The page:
Obama’s Executive Order Expands Government’s Power Over the Internet

While everyone in the media is salivating over Mitt Romney’s tenure at Bain and his speech to the NAACP, Obama has given the government more power over our communication systems in the event of an emergency.

On July 6, Obama signed an executive order called the “Assignment of National Security and Emergency Preparedness Communications Functions,” which allows the Executive Branch to have “access” to all private and public forms of communication in the event of an emergency — or terrorist attack.

The WhiteHouse.gov states that the this order is necessary because:

“The Federal Government must have the ability to communicate at all times and under all circumstances to carry out its most critical and time sensitive missions.”

According to Section 2.2c, the Executive Office’s responsibilities include access to:

“[…] all appropriate information related to the test, exercise, evaluation, and readiness of the capabilities of all existing and planned NS/EP communications systems, networks, and facilities to meet all executive branch NS/EP requirements.”

As reported by RT.com and explained by the Electronic Privacy Information Center, these communication systems, networks and facilities include:

“[…] wireline, wireless, satellite, cable, and broadcasting, and provide the transport networks that support the Internet and other key information systems.”

Simply put, the Executive Branch has granted itself access over the Internet in times of national security and/or emergency preparedness. Specifically, it is still unclear how the president, the Pentagon, the DHS, the FCC and other departments of the government will use this power.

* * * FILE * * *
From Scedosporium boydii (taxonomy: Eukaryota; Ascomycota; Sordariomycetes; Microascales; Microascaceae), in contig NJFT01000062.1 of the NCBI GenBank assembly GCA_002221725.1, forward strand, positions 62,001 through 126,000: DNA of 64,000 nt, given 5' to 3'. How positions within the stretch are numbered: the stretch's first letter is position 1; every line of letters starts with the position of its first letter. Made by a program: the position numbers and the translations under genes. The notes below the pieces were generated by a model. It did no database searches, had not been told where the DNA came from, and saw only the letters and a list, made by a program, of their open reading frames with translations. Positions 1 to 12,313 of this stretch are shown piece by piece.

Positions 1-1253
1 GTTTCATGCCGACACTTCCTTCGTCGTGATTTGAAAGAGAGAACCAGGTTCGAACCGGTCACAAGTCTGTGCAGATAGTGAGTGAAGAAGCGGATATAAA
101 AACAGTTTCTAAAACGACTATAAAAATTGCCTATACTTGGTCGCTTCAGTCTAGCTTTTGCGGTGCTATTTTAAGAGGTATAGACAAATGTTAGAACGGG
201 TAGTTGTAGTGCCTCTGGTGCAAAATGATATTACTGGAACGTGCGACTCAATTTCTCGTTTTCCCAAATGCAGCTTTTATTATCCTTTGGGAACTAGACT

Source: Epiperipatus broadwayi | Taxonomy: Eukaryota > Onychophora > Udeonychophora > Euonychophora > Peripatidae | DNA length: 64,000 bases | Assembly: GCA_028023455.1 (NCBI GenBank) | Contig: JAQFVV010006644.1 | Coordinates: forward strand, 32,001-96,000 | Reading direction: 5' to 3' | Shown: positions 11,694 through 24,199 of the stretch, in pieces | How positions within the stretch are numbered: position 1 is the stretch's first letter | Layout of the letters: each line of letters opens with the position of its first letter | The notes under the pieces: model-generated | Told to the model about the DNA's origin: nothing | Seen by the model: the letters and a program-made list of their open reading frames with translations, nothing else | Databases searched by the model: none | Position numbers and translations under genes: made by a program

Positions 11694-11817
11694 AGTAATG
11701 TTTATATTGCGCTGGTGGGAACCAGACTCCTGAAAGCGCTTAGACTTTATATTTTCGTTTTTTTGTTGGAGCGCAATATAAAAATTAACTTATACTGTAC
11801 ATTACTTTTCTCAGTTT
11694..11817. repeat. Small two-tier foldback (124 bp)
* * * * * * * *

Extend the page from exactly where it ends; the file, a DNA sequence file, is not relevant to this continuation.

Section 7c of the order is a disclaimer that promises this new access will not be abused. It states,

“This order shall be implemented consistent with applicable law and subject to the availability of appropriations.”

Despite the president’s disclaimer questions still remain because in matters relating to national security, laws have a tendency to lose their power over government officials. Will the government still grant the public access to the Internet in an emergency or will they shut down the Internet all together with a kill switch? Will the government patrol the Internet for dissenting voices during a crisis and persecute them?

Not to be outdone by the PATRIOT Act passed under the Bush administration, this executive order will transcend powers that presidents and governments have previously been granted. Access, or control, over the Internet means control over vital information the public is able to access in times of crises. Politicians very rarely let a crisis go to waste.

Crises create desperation and when there’s desperation, the public has a difficult time thinking critically and rationally. This creates opportunities for the government to disseminate misinformation and persuade the masses to make decisions that may not be in their best interest.

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